Splitting: The Psychology of the Political Climate
Are other people all-good or all-bad?
Posted May 17, 2021 | Reviewed by Kaja Perina
- To treat a person we know well as all good or all bad usually signals some deeper need for simplification.
- One political strategy has always entailed reinforcing that there is nothing positive about the targeted and hated group.
- If political leaders spoke well of the other side, splitting (in one's thinking about the out-group) might be more difficult.
Splitting is a way of managing unwanted ambivalence, in which all of the negative or disappointing aspects of a person or image are split off, so as to maintain a purely positive image. It’s commonly seen in hero-worship and in many children’s attitudes toward their parents, whose virtues are exaggerated because all their foibles are ascribed to other sources.
Splitting also works the other way, where all the positive aspects of an image are split off to maintain a purely negative impression. People generally don’t want to hear about their idols’ bad qualities or about Hitler’s love of dogs.
Like all “defense mechanisms” and all personality patterns, splitting comes in various levels of overall psychological health. Many healthy people forget or ignore stigmatizing events in the history of their country, their family, a new love interest, or their favorite sports franchise. To treat a colleague or former friend, though, as all good or all bad usually signals some deeper need for simplification.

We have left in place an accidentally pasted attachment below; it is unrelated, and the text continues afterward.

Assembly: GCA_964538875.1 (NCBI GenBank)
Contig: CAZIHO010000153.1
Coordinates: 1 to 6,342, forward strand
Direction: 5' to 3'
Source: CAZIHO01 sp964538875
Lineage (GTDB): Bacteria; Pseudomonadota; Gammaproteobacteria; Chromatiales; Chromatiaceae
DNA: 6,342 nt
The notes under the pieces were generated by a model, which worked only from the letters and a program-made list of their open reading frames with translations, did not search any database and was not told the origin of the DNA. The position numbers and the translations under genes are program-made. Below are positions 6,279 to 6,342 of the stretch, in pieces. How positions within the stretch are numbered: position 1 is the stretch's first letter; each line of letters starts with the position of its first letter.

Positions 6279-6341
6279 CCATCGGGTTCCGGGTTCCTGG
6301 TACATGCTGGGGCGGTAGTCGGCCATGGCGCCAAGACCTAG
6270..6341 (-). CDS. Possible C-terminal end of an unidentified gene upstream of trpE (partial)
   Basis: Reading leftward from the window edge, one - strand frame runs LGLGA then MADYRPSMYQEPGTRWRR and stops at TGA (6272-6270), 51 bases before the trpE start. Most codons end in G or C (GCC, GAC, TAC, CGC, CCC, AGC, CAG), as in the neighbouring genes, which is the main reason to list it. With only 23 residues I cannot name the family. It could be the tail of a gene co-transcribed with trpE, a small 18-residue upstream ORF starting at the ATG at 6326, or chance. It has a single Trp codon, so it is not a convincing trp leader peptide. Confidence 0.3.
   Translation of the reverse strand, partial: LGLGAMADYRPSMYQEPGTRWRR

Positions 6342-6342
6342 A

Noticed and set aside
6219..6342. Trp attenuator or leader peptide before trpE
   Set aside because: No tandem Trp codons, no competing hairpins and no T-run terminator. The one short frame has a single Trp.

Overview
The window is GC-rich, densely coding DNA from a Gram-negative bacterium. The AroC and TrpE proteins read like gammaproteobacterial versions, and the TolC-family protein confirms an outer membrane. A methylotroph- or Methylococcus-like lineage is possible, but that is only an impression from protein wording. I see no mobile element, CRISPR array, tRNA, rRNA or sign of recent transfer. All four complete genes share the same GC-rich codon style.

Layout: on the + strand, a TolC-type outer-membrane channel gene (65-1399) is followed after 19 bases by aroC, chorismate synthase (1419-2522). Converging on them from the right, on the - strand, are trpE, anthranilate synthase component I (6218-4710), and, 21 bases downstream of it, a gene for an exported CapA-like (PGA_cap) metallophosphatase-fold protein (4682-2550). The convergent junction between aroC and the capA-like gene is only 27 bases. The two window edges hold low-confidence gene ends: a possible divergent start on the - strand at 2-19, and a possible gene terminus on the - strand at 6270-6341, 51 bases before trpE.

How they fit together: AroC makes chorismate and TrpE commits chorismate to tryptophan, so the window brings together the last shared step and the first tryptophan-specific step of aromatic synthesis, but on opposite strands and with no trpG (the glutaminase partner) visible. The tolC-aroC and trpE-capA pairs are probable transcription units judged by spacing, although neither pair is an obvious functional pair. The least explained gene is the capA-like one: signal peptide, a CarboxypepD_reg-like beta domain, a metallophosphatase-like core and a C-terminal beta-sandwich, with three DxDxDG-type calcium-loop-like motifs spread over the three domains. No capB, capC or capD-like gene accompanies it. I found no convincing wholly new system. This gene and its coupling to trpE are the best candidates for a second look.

It’s sometimes thought that splitting derives from a difficulty with ambivalence. Once the person or image is identified as all good or all bad, strong feelings are evoked, since we don’t merely like what is all good—we love and adore what is all good. And we don’t merely dislike what is all bad—we hate and despise it.
But it’s also reasonable (and, I think, accurate) to punctuate the dynamic by putting the strong affect first. Intense feelings of love and hate lead to splitting, because adoration and hatred cannot be sustained in light of mixed imagery. This would explain why people with borderline personalities split so extensively—as I explained here, intense feelings of rage may be the key component of borderline personalities.